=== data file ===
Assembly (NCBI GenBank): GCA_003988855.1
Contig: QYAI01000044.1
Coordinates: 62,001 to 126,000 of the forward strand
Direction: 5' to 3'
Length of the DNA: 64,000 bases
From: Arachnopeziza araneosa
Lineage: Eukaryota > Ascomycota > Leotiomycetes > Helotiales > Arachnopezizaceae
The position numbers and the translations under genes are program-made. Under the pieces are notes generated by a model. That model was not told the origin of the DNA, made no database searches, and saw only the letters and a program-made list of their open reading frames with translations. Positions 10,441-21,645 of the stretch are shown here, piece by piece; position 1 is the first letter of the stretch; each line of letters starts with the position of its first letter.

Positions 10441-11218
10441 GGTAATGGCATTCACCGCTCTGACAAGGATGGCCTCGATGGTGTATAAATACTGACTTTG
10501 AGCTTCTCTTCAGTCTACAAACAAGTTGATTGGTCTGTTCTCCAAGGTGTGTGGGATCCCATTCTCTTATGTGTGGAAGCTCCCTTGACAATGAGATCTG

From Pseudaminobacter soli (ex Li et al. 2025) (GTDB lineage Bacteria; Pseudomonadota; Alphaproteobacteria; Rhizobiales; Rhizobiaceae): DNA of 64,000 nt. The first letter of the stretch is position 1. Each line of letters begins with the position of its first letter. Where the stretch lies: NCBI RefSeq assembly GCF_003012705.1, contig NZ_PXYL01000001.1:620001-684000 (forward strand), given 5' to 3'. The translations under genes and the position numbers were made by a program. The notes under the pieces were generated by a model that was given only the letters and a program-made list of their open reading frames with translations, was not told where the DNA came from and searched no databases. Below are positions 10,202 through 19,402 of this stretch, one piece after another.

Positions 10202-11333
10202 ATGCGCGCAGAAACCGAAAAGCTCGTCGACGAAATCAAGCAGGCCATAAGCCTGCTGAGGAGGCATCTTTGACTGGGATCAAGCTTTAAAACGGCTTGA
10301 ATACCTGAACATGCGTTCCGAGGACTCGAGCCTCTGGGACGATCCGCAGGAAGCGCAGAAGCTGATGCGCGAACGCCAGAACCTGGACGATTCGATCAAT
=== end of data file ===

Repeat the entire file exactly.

Assembly (NCBI GenBank): GCA_003988855.1
Contig: QYAI01000044.1
Coordinates: 62,001 to 126,000 of the forward strand
Direction: 5' to 3'
Length of the DNA: 64,000 bases
From: Arachnopeziza araneosa
Lineage: Eukaryota > Ascomycota > Leotiomycetes > Helotiales > Arachnopezizaceae
The position numbers and the translations under genes are program-made. Under the pieces are notes generated by a model. That model was not told the origin of the DNA, made no database searches, and saw only the letters and a program-made list of their open reading frames with translations. Positions 10,441-21,645 of the stretch are shown here, piece by piece; position 1 is the first letter of the stretch; each line of letters starts with the position of its first letter.

Positions 10441-11218
10441 GGTAATGGCATTCACCGCTCTGACAAGGATGGCCTCGATGGTGTATAAATACTGACTTTG
10501 AGCTTCTCTTCAGTCTACAAACAAGTTGATTGGTCTGTTCTCCAAGGTGTGTGGGATCCCATTCTCTTATGTGTGGAAGCTCCCTTGACAATGAGATCTG

From Pseudaminobacter soli (ex Li et al. 2025) (GTDB lineage Bacteria; Pseudomonadota; Alphaproteobacteria; Rhizobiales; Rhizobiaceae): DNA of 64,000 nt. The first letter of the stretch is position 1. Each line of letters begins with the position of its first letter. Where the stretch lies: NCBI RefSeq assembly GCF_003012705.1, contig NZ_PXYL01000001.1:620001-684000 (forward strand), given 5' to 3'. The translations under genes and the position numbers were made by a program. The notes under the pieces were generated by a model that was given only the letters and a program-made list of their open reading frames with translations, was not told where the DNA came from and searched no databases. Below are positions 10,202 through 19,402 of this stretch, one piece after another.

Positions 10202-11333
10202 ATGCGCGCAGAAACCGAAAAGCTCGTCGACGAAATCAAGCAGGCCATAAGCCTGCTGAGGAGGCATCTTTGACTGGGATCAAGCTTTAAAACGGCTTGA
10301 ATACCTGAACATGCGTTCCGAGGACTCGAGCCTCTGGGACGATCCGCAGGAAGCGCAGAAGCTGATGCGCGAACGCCAGAACCTGGACGATTCGATCAAT